'This Is a Slap in the Face': Father Demands DA Answer Why Minister Still Free in Sex Abuse Case

By Michele McPhee
Boston Herald
May 19, 2007

A respected Boston minister and youth worker is demanding a meeting with Suffolk District Attorney Dan Conley to ask why another preacher who confessed to molesting the minister's teenage son has not been arrested and charged with a crime.

"This is a slap in the face that Larry Brown is still out on the streets," the Rev. Shaun Harrison said last night, referring to the Rev. Lawrence Brown, a minister at Mount Calvary Baptist Church in the South End.

"I want the DA to personally tell me why he is not in handcuffs," added Harrison, leader of the Youth in Crisis ministry in Boston.

Rev. Lawrence Brown

Yesterday the Herald reported that Brown admitted to sexual misconduct with Harrison's son, P. Edward Harrison, beginning when he was 14, saying, "Whatever I did was a crime."

Conley spokesman Jake Wark would not comment on a possible meeting, but stressed that the investigation into Brown is "active and ongoing."

"Our primary concern is for the well-being of the child. The investigation remains open and we remain in close communication with law-enforcement agencies here and elsewhere," Wark said. "The allegation of abuse, exploitation or neglect deserves nothing less."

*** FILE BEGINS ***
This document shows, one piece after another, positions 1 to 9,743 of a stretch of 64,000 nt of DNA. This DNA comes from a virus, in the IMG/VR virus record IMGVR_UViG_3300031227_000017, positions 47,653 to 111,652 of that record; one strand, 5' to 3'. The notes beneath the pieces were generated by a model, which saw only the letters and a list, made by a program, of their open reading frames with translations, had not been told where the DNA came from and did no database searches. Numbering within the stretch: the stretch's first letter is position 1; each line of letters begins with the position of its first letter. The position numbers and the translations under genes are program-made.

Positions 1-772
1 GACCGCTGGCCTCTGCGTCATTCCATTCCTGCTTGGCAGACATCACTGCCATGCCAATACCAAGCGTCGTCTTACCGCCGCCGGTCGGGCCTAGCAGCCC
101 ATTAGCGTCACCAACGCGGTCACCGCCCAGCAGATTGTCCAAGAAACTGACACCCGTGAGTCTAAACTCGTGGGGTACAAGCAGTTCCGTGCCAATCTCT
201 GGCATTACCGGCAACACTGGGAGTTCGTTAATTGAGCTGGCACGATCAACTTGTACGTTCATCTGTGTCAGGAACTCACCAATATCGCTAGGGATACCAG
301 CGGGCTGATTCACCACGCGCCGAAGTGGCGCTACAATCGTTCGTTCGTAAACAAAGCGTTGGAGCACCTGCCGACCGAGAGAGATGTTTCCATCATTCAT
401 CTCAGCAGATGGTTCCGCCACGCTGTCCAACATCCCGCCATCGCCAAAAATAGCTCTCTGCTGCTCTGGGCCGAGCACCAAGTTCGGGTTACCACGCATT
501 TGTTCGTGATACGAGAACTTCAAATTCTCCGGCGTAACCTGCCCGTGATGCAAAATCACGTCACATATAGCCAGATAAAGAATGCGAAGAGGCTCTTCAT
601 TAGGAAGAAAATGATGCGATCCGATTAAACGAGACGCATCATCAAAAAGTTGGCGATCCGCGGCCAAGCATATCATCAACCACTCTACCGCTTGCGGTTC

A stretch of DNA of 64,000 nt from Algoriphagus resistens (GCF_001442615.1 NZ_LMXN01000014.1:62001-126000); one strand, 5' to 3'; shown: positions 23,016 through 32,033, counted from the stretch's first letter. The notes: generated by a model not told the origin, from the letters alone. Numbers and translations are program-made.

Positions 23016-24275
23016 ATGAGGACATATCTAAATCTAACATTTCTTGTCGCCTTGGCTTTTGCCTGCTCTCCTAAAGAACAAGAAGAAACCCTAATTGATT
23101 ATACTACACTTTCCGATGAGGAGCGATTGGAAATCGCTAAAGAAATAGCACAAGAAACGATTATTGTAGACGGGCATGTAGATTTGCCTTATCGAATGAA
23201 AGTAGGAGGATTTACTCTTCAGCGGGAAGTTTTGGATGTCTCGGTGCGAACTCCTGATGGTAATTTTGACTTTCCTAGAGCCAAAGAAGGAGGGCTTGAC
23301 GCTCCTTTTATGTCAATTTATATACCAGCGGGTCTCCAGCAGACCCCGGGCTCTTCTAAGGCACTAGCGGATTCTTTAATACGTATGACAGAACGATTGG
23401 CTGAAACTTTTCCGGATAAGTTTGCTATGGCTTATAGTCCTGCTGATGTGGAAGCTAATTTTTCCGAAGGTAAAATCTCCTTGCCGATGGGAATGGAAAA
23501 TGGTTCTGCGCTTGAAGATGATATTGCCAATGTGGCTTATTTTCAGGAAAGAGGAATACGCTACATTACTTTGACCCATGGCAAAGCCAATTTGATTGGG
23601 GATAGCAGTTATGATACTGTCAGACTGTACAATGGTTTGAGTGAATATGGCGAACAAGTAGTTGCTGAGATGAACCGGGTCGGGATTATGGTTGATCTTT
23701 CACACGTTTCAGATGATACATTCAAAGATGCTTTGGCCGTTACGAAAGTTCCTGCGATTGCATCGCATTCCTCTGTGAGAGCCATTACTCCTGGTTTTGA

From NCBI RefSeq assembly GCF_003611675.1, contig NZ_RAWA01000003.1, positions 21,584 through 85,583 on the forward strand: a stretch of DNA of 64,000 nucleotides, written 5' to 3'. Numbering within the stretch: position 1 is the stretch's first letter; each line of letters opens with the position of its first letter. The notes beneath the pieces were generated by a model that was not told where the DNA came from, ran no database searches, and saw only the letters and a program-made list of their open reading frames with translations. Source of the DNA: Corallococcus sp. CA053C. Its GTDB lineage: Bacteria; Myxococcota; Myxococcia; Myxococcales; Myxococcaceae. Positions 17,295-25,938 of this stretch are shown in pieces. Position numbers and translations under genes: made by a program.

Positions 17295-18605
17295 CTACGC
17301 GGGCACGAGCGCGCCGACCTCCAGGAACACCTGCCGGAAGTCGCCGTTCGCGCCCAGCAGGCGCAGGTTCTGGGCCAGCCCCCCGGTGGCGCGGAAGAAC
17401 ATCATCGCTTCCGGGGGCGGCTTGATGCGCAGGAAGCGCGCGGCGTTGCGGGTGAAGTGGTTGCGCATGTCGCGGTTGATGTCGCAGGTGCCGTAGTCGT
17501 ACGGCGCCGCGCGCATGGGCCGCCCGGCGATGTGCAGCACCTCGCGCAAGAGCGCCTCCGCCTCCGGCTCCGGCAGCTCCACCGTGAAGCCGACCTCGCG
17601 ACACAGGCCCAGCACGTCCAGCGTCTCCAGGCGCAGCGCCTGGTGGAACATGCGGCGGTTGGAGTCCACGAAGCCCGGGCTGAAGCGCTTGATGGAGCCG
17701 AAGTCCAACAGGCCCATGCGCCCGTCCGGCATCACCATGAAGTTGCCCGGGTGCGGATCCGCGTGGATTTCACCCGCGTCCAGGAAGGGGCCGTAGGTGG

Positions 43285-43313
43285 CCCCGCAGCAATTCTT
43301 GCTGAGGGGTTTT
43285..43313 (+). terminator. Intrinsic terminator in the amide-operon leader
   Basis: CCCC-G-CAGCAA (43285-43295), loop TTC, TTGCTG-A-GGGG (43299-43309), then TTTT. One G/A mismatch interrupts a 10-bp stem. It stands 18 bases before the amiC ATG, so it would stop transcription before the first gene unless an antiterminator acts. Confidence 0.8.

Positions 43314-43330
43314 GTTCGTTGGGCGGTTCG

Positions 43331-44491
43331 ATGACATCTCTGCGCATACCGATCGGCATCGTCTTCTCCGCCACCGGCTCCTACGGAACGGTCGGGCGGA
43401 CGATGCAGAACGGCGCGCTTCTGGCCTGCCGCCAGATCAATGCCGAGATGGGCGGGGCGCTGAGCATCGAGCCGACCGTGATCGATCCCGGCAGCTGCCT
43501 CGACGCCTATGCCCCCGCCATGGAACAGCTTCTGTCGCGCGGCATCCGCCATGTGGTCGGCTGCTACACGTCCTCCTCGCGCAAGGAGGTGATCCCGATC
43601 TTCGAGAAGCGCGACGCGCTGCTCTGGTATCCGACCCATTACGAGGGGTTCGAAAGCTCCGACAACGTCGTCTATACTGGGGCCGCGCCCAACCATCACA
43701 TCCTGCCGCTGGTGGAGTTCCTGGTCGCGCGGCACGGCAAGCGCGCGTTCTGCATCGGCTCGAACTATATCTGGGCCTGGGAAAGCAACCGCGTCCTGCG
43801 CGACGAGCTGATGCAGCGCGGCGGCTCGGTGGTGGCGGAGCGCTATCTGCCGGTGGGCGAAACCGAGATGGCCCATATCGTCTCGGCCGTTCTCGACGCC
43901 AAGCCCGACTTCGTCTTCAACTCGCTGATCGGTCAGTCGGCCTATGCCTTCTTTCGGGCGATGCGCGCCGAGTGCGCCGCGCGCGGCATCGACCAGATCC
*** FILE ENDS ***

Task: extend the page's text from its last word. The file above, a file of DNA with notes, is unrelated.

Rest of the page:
Boston police Deputy Superintendent Margot Hill, who commands the BPD's Family Justice Center, said that the most serious crimes allegedly took place at a New Hampshire campground. State police there are working the case, she said.

"If there are additional victims, or additional information about this case, we urge anyone to come forward," Hill said yesterday.

When reached last night, Brown said that he did not want to discuss whether he was contacted by police or prosecutors.

"I am under investigation," Brown said. "I can't talk about the specifics of the case."

However, Brown did say that Mount Calvary Baptist - where church elders reinstated him as a minister earlier this year - in fact followed the law in May 2005 after he confessed from the pulpit to a "sin" involving the younger Harrison, now 18.

At that time, Brown was also working as a youth minister at the Emmanuel Gospel Center. After he confessed to Doug Hall, the center's president, the gospel center formed a disciplinary committee to evaluate the case and sent two copies of a 51-A child abuse form to the Department of Social Services. The Rev. George Bullock of Mount Calvary was on that committee, Brown said.

"My church did the right thing," he said.

Currently, the DSS Special Investigations Unit is investigating why Mount Calvary did not file its own report with the child abuse allegations.

"We were part of the process all along with the Emmanuel Gospel Center," Bullock said.

Bullock said that while he invited Brown back into the fold of the church as a minister, he is not currently working with youth.

Meanwhile, other black churches in Boston are planning to address the sex abuse scandal from their own pulpits tomorrow.

"When I speak this Sunday morning, my sermon is going to be about this issue and what we need to do to come together to address it," said the Rev. Vernard Coulter of the Warren Street Baptist Church. "This issue needs to be addressed by the pastors and the black clergy. We have to come up with a uniform approach among the churches, among the ministers, to report these types of crimes, we need to start the healing."



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